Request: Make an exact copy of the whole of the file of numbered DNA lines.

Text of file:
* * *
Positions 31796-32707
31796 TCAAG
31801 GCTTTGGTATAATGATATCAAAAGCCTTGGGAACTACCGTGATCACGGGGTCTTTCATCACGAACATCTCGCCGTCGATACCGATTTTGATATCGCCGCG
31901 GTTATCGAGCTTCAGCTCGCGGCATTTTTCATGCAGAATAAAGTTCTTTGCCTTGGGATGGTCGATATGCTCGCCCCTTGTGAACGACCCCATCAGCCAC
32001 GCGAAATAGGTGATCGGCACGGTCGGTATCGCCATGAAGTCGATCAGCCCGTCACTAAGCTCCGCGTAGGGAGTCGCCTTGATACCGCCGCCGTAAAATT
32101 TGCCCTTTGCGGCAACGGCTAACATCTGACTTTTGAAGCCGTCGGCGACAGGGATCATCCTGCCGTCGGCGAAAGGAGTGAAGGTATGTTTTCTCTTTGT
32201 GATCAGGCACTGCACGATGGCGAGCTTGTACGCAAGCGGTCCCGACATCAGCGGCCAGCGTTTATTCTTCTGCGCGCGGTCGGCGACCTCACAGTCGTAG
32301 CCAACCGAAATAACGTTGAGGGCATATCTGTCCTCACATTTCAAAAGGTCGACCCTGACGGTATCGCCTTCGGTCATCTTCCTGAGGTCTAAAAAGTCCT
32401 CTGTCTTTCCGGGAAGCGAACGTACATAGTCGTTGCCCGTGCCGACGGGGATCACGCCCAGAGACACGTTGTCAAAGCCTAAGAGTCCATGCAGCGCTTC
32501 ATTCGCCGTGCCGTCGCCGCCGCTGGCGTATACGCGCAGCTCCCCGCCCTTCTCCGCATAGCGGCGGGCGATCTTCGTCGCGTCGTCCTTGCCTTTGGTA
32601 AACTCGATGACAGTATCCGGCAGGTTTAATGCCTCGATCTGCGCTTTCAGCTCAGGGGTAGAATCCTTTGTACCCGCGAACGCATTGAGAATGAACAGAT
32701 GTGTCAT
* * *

Positions 31796-32707
31796 TCAAG
31801 GCTTTGGTATAATGATATCAAAAGCCTTGGGAACTACCGTGATCACGGGGTCTTTCATCACGAACATCTCGCCGTCGATACCGATTTTGATATCGCCGCG
31901 GTTATCGAGCTTCAGCTCGCGGCATTTTTCATGCAGAATAAAGTTCTTTGCCTTGGGATGGTCGATATGCTCGCCCCTTGTGAACGACCCCATCAGCCAC
32001 GCGAAATAGGTGATCGGCACGGTCGGTATCGCCATGAAGTCGATCAGCCCGTCACTAAGCTCCGCGTAGGGAGTCGCCTTGATACCGCCGCCGTAAAATT
32101 TGCCCTTTGCGGCAACGGCTAACATCTGACTTTTGAAGCCGTCGGCGACAGGGATCATCCTGCCGTCGGCGAAAGGAGTGAAGGTATGTTTTCTCTTTGT
32201 GATCAGGCACTGCACGATGGCGAGCTTGTACGCAAGCGGTCCCGACATCAGCGGCCAGCGTTTATTCTTCTGCGCGCGGTCGGCGACCTCACAGTCGTAG
32301 CCAACCGAAATAACGTTGAGGGCATATCTGTCCTCACATTTCAAAAGGTCGACCCTGACGGTATCGCCTTCGGTCATCTTCCTGAGGTCTAAAAAGTCCT
32401 CTGTCTTTCCGGGAAGCGAACGTACATAGTCGTTGCCCGTGCCGACGGGGATCACGCCCAGAGACACGTTGTCAAAGCCTAAGAGTCCATGCAGCGCTTC
32501 ATTCGCCGTGCCGTCGCCGCCGCTGGCGTATACGCGCAGCTCCCCGCCCTTCTCCGCATAGCGGCGGGCGATCTTCGTCGCGTCGTCCTTGCCTTTGGTA
32601 AACTCGATGACAGTATCCGGCAGGTTTAATGCCTCGATCTGCGCTTTCAGCTCAGGGGTAGAATCCTTTGTACCCGCGAACGCATTGAGAATGAACAGAT
32701 GTGTCAT